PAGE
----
The Canadian duck stamp program began in 1984 under the management of Wildlife Habitat Canada (WHC), a non-profit group formed by dedicated conservationists and supported by federal, provincial and territorial governments, conservation organizations like DUC and waterfowl hunters. WHC collects and distributes funds raised from stamp sales to meaningful, impactful conservation projects.
The inaugural Canadian stamp was, fittingly, created by Canada’s most recognized wildlife artist: Robert Bateman. Every year since, artists from across Canada have lent their talents to the curation of a stunning canard collection.
The collectible nature of the stamps have led to their popularity on both sides of the border. In response, WHC produced prints to capitalize on the novelty of the stamps. Collectors have emerged from all parts, eager to own the annual stamp and its accompanying print.
As the Canadian Wildlife Habitat Conservation Stamp celebrates its 35th year, DUC takes stock of the $55 million distributed to multiple organizations and groups to fund more than 1,500 conservation projects.
This milestone is another opportunity to celebrate the waterfowl hunting community as champions in conservation. DUC’s own journey began with the passionate, sustained support of waterfowlers. These are individuals who — through both the stamp program and direct contributions — step up to invest in the places where they live, work, and play.
They can rest assured, knowing we’ve put their investments to good use.
Spartina is an invasive plant that reduces the food supply for waterfowl in B.C.’s largest estuary: the Fraser River Delta. Stamp funds supported DUC’s efforts to map and treat 90 per cent of the area’s destructive plants.
Funds are being used to develop sophisticated climate and land-surface computer-based models to further our knowledge of climate change impacts on Prairie wetlands and waterfowl. These insights will help guide conservation planning for the future.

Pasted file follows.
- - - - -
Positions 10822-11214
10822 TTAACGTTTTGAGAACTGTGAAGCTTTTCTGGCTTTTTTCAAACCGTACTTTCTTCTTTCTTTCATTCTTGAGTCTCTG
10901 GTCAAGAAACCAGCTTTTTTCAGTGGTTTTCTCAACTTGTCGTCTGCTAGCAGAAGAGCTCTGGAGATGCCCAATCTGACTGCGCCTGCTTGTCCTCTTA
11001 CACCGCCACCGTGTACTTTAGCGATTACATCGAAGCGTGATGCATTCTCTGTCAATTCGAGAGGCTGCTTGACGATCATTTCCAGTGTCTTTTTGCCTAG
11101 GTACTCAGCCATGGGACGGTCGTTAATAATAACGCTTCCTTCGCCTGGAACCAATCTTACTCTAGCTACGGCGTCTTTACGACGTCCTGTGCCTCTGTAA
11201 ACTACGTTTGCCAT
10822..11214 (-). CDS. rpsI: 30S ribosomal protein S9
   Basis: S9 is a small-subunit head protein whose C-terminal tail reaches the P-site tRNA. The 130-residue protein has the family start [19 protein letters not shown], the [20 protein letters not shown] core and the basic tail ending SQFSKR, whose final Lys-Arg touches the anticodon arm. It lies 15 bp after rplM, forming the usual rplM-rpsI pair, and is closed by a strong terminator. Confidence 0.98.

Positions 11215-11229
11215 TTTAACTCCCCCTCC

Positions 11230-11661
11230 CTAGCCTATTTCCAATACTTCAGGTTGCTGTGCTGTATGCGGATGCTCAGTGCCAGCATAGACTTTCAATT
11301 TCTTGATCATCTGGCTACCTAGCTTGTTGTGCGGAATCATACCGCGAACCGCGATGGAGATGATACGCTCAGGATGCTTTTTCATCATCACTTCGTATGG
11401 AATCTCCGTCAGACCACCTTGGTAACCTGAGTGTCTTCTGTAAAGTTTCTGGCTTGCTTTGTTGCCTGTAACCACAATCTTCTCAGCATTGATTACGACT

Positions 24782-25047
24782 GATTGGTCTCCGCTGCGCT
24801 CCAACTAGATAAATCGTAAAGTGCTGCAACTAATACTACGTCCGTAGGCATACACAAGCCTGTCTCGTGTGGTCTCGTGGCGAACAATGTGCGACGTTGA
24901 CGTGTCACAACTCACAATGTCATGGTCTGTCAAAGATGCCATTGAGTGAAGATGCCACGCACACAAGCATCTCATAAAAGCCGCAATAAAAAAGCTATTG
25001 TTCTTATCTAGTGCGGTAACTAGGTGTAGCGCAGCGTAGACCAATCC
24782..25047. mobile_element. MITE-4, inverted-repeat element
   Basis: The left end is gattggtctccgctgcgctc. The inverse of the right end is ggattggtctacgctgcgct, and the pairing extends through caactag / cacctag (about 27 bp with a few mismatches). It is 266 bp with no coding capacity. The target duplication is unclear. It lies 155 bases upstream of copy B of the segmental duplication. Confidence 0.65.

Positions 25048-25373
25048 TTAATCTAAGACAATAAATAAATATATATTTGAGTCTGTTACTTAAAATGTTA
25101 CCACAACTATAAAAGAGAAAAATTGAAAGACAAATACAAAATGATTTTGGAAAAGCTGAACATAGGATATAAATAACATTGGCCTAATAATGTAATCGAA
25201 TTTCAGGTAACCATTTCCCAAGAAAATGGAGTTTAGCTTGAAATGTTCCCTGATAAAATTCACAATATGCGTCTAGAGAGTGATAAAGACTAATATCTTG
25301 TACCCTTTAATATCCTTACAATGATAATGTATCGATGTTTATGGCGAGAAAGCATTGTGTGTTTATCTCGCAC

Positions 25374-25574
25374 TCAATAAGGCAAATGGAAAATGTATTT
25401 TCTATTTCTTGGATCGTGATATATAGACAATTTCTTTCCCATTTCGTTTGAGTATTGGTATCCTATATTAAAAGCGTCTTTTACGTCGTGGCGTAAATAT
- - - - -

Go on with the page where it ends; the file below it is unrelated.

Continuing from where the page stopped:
Funds were used to restore the water management infrastructure of a large, permanent wetland in the Hullett Wildlife Management Area, one of Eastern Canada’s most popular wildlife viewing and outdoor recreation destinations.
Funds were used to restore the ecology of DUC’s Saint-Barthélemy project for yellow perch and migratory waterfowl. Work included removing sediment accumulation to enable free flow of fish, seeding grasslands with native grasses and shrubs and creating ponds that can be temporarily flooded in the spring to improve brood-rearing habitat.
Join, renew or donate to take advantage of our time-limited offer
More confirmation and recognition for George C. Reifel's incredible impact on wetland conservation in B.C. and across North America.
Nest box builders pick up their hammers for many reasons but they all have one thing in common: a personal connection to wildlife and a desire to give back.
Adam Campbell’s path to a successful conservation career began in Canada’s Wetland City.